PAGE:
We wouldn't know until we tried. The recipe calls for a slowly-cooked barbecue sauce that takes about 2 hours to cook, but I was making dinner on a weeknight and, typical to my don't-copy-me fashion, I didn't read the recipe beforehand. I always read the ingredients, but with prep I'm just like, "uh huh, yeah, I have a stove. We'll be fine." I reduced the cooking time by about half.

After the sauce is ready, you just toss in the pulled pork, stir it in with the noodles and serve. And taste! That was the crazy part. The verdict? Good, but better the next day. Right off the stove the sauce was still really sweet, so with the pulled pork with its candied, caramelly bark bits, it was a little too candy-ish for my taste. When I warmed up leftovers the next day, the spices had pulled through and made it a richer, more savory dish. If the sauce had been cooked the full time the first time around, the fresh results probably would have been closer to that end of the spectrum. You could always make the sauce the night before and warm it up to toss with the meat and pasta. If you actually plan ahead, I'd recommend giving it a try. Especially if you have a few extra wings lying around. The bold, hot flavors with the sweet barbecue tang was almost good enough to keep us from crying when the Eagles blew a 14-point lead.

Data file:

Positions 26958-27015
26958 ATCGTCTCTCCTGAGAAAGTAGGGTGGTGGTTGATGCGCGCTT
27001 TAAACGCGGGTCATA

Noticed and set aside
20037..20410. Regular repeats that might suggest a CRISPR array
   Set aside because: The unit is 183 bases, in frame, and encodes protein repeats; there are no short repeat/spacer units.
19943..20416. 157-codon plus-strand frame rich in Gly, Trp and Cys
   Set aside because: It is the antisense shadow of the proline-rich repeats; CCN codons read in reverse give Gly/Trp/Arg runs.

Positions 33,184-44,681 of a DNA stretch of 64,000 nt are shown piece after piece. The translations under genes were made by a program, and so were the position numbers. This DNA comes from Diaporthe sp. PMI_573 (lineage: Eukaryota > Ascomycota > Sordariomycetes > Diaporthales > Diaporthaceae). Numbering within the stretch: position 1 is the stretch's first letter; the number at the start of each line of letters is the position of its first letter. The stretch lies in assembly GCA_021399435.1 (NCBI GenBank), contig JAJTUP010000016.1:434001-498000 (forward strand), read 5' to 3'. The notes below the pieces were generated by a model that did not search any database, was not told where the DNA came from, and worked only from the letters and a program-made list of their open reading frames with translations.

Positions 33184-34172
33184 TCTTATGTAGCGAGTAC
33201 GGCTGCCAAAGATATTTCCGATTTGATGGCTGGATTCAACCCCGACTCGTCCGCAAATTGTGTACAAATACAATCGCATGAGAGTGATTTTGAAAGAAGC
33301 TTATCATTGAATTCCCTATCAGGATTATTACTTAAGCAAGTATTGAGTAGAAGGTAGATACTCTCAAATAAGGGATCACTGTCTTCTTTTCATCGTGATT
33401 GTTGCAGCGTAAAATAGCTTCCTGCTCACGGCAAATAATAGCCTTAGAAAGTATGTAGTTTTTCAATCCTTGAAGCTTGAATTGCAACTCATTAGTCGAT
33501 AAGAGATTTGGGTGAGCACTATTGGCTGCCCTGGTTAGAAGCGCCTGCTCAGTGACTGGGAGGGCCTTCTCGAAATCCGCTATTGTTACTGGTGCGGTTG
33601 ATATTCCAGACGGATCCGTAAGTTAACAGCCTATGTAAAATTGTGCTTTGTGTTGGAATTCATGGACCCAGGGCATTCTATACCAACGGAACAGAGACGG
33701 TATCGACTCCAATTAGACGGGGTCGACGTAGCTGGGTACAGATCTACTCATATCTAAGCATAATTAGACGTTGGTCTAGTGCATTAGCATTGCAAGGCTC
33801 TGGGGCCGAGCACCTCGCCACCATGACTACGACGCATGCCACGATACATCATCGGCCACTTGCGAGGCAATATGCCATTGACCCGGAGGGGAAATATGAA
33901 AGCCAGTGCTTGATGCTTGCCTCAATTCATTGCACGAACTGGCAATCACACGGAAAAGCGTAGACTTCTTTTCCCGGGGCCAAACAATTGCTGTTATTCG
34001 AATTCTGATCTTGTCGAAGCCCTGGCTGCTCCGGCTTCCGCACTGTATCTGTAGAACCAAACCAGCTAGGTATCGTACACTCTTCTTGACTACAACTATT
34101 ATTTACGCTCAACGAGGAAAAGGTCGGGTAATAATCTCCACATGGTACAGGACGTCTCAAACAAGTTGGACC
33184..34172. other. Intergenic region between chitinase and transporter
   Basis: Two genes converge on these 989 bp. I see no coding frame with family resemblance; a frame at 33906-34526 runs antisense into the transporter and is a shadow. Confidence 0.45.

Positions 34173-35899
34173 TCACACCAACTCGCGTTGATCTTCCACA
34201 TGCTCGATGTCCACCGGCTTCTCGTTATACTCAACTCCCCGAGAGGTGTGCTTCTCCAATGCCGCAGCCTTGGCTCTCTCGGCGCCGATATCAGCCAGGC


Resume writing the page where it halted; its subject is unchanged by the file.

Pete's Hot Wings
3 lbs frozen chicken drumettes
1 stick butter
1 large bottle of Frank's Red Hot sauce (Not sure on the ounces, but there's the two sizes--the one that looks like you're buying to have in the fridge to shake on things modestly, and the one that looks like you're buying WAY TOO MUCH.  Go for that one.)
1 habanero pepper, diced and seeded
1 jalapeno pepper, diced and seeded
4 cloves garlic
Vegetable oil for frying

To make the sauce:
Melt half of the butter stick over medium heat in a saucepan. Add garlic, 1/2 of the habanero, all of the jalapeno, and garlic. Cook, stirring frequently, until the peppers have softened (5-6 minutes). Watch out, the fumes are going to be strong. Open a window. Add the entire bottle of Frank's sauce, the rest of the butter and the remaining habanero. If you would prefer less heat, omit the un-sauteed additional pepper. Or if you're crazy and want way more heat, add peppers until you cry. Reduce the heat to low and allow to simmer for about 10 minutes. Keep warm while you prepare the chicken.

To make the chicken:
Thaw chicken overnight in fridge. Fry in small batches in either a deep fat fryer, or on the stove in a Dutch oven. Chicken is ready when the skin gets a nice golden tan. Keep completed wings warm in a 250 degree oven while the rest cooks. When complete, coat the wings in the warm sauce in a large bowl. Serve with blue cheese, ranch, and a whole crapload of napkins.